Are there any companies willing to sponsor so we can have Pharo as an
Outreachy organisation ?
If anyone is interested, please send a private email to Jigyasa (in CC) and me.

The list of  companies who already sponsor the program is here:
https://www.gnome.org/outreachy/#sponsors

Thank you for your help.
Regards,
--
Serge Stinckwich
UCN & UMI UMMISCO 209 (IRD/UPMC)
Every DSL ends up being Smalltalk
http://www.doesnotunderstand.org/

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Re: getting more women in Smalltalk

Stéphane Ducasse
I would like to understand what do we get if we would pay 6500 $
I could not make it. 

Stef


I would like to raise a bit the debate.
Now if many people would do more for this community I would have the time to write mails but I dont. Sorry about.
I’m feminist and probably more than you expect.

So let us transform such energy into something positive:
Propose some concrete actions to get more women in Pharo/Smalltalk so that we see what we can do.

Because you see I’m more used to do things than to talk.
And since I’m talking too much it implies that yes I’m doing a lot more than you think

Thank you Stéphane for raising this important issue.

With Jigyasa Grover, we would like to push a concrete action to have
more woman in Smalltalk. We are looking for companies (or individuals)
that are interested to help us pushing Pharo to the Outreachy program:
https://www.gnome.org/outreachy/

Outreachy helps people from groups underrepresented in free and open
source software get involved. This program funds internships. These
internships are open internationally to women (cis and trans), trans
men, and genderqueer people. Additionally, they are open to residents
and nationals of the United States of any gender who are Black/African
American, Hispanic/Latin@, American Indian, Alaska Native, Native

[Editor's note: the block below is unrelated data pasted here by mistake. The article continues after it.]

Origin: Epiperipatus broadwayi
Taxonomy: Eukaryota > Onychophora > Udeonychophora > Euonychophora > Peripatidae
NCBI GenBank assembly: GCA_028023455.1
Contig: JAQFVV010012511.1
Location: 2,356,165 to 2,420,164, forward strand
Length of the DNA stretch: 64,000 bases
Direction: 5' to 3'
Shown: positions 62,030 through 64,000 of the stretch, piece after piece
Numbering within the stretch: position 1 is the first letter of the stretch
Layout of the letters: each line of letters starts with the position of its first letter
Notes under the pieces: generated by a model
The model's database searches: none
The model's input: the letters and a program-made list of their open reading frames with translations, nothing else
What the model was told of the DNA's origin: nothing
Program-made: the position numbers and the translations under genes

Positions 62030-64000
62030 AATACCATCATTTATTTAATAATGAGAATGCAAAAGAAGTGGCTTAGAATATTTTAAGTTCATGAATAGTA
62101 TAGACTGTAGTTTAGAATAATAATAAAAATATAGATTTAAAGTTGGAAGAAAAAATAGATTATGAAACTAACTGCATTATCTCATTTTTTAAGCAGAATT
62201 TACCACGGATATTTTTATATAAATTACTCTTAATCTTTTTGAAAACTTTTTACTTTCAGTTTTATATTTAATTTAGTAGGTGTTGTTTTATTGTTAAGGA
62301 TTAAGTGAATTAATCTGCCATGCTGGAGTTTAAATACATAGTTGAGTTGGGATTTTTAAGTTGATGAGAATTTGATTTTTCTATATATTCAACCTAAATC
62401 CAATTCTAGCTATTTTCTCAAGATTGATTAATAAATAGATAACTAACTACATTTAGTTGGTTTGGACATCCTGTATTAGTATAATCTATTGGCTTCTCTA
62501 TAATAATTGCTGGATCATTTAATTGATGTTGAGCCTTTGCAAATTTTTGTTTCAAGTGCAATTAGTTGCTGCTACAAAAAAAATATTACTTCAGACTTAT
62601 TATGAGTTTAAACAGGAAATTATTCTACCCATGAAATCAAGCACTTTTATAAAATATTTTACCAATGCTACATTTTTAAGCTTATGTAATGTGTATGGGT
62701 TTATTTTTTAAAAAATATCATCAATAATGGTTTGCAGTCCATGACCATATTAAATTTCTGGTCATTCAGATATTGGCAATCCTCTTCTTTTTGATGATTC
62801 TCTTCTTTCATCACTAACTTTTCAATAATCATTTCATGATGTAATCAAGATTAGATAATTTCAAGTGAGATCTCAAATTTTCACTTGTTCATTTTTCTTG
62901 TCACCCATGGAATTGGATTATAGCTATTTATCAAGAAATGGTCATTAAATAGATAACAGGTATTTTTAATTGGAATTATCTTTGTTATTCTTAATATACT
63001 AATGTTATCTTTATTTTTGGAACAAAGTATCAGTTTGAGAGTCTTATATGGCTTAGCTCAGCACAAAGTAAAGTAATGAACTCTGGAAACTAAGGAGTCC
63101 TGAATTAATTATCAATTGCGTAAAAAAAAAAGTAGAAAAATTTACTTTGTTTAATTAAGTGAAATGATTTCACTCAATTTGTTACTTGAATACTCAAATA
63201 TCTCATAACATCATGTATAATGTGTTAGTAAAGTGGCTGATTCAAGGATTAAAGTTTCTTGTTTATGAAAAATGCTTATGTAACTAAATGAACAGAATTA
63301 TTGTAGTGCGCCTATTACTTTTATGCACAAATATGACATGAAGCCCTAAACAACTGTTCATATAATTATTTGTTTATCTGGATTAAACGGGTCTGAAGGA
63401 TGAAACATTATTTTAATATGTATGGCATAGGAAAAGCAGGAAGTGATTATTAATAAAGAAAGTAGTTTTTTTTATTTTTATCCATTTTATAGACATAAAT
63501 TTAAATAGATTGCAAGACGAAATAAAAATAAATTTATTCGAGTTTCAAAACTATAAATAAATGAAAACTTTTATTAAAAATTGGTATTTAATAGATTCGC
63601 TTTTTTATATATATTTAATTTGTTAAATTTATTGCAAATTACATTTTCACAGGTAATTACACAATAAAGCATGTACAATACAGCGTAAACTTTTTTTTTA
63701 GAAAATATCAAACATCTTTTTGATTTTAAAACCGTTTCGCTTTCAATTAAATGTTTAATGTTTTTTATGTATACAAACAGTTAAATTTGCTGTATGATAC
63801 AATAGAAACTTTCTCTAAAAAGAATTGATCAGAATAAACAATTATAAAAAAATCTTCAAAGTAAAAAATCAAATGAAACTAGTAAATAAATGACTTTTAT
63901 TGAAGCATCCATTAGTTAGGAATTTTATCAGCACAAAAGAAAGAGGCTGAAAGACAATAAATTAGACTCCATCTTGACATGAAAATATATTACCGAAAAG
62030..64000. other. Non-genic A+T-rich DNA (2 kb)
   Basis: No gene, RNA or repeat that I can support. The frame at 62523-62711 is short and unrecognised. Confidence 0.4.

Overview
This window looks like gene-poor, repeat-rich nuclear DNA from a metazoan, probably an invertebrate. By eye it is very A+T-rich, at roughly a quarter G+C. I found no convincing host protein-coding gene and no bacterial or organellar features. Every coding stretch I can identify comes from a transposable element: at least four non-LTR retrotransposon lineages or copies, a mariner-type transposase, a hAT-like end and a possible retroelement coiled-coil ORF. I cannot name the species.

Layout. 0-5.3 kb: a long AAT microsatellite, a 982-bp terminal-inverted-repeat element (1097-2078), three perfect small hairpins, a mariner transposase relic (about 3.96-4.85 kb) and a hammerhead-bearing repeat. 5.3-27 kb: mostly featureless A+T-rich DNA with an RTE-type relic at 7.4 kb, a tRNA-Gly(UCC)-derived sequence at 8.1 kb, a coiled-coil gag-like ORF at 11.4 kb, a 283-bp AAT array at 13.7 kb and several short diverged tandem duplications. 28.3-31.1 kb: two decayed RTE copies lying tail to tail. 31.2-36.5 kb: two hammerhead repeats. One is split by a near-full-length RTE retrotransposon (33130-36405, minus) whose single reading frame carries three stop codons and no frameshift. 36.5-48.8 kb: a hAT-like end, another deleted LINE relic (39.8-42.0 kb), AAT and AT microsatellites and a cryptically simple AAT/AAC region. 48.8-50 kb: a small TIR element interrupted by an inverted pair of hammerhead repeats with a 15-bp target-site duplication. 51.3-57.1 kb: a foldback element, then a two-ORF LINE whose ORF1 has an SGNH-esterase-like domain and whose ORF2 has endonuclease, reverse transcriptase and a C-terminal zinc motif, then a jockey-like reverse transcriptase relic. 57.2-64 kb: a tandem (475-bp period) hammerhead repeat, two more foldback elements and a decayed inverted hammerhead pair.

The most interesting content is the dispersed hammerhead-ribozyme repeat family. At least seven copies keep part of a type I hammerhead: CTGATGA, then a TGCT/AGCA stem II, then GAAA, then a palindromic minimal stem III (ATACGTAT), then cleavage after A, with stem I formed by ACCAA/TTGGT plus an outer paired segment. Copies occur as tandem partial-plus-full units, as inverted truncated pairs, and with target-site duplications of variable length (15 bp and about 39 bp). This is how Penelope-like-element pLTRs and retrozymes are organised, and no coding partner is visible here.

Hawaiian, or Pacific Islander.

The program is similar to Google Summer of Code, but only for certain
set of people & the internship stipend has to be provided by the
organisation themselves hence we need at least 6500USD for
participating in the program i.e. sponsoring at least one participant.

Pls read more about it here :
https://wiki.gnome.org/Outreachy/Admin/InfoForOrgs
https://wiki.gnome.org/Outreachy/Admin/InfoForOrgs#Action

Are there any companies willing to sponsor so we can have Pharo as an
Outreachy organisation ?
If anyone is interested, please send a private email to Jigyasa (in CC) and me.

The list of  companies who already sponsor the program is here:
https://www.gnome.org/outreachy/#sponsors

Thank you for your help.
Regards,
--
Serge Stinckwich
UCN & UMI UMMISCO 209 (IRD/UPMC)
Every DSL ends up being Smalltalk
http://www.doesnotunderstand.org/

--------------------------------------------
Stéphane Ducasse
03 59 35 87 52
Assistant: Julie Jonas 
FAX 03 59 57 78 50
TEL 03 59 35 86 16
S. Ducasse - Inria
40, avenue Halley, 
Parc Scientifique de la Haute Borne, Bât.A, Park Plaza
Villeneuve d'Ascq 59650
France


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Re: getting more women in Smalltalk

NiallRoss
In reply to this post by Stéphane Ducasse
Dear all,
    I agree with the rebuke that (I think) Stephane is courteously
implying here.

The Smalltalk community - and the recruiter, I sure - are delighted when
new Smalltalkers join us.  Stephane puts a lot of work into helping that
happen.

Quite apart from the fact that 'guy' has been a neutral term for a long
time, it is a just cause of irritation when people obsess on words.

             Just my 0.02p
                   Niall Ross

Stéphane Ducasse wrote:

>Hi
>
>I would like to raise a bit the debate.
>Now if many people would do more for this community I would have the time to write mails but I dont. Sorry about.
>I’m feminist and probably more than you expect.
>
>So let us transform such energy into something positive:
>Propose some concrete actions to get more women in Pharo/Smalltalk so that we see what we can do.
>
>Because you see I’m more used to do things than to talk.
>And since I’m talking too much it implies that yes I’m doing a lot more than you think
>
>Stef
>
>
>_______________________________________________
>Esug-list mailing list
>[hidden email]
>http://lists.esug.org/mailman/listinfo/esug-list_lists.esug.org
>  
>


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Re: getting more women in Smalltalk

SergeStinckwich
In reply to this post by Stéphane Ducasse
As far as I understand the Outreachy program:

- sponsors give money for one organization (minimum 6500 USD to pay
for one internship) but you can give more :-)
- money is use for internships given by the organization
- after the org has received money for one internship from one
sponsor, other sponsors of the program can give also money to this org
also.
- Sponsors will have their name&logo here:
https://www.gnome.org/outreachy/#sponsors

Basically this is the same than Google Summer of Code, but internships
are sponsored by companies.

Regards,


On Wed, Mar 8, 2017 at 2:51 PM, Stéphane Ducasse
<[hidden email]> wrote:

> I would like to understand what do we get if we would pay 6500 $
> I could not make it.
>
> Stef
>
>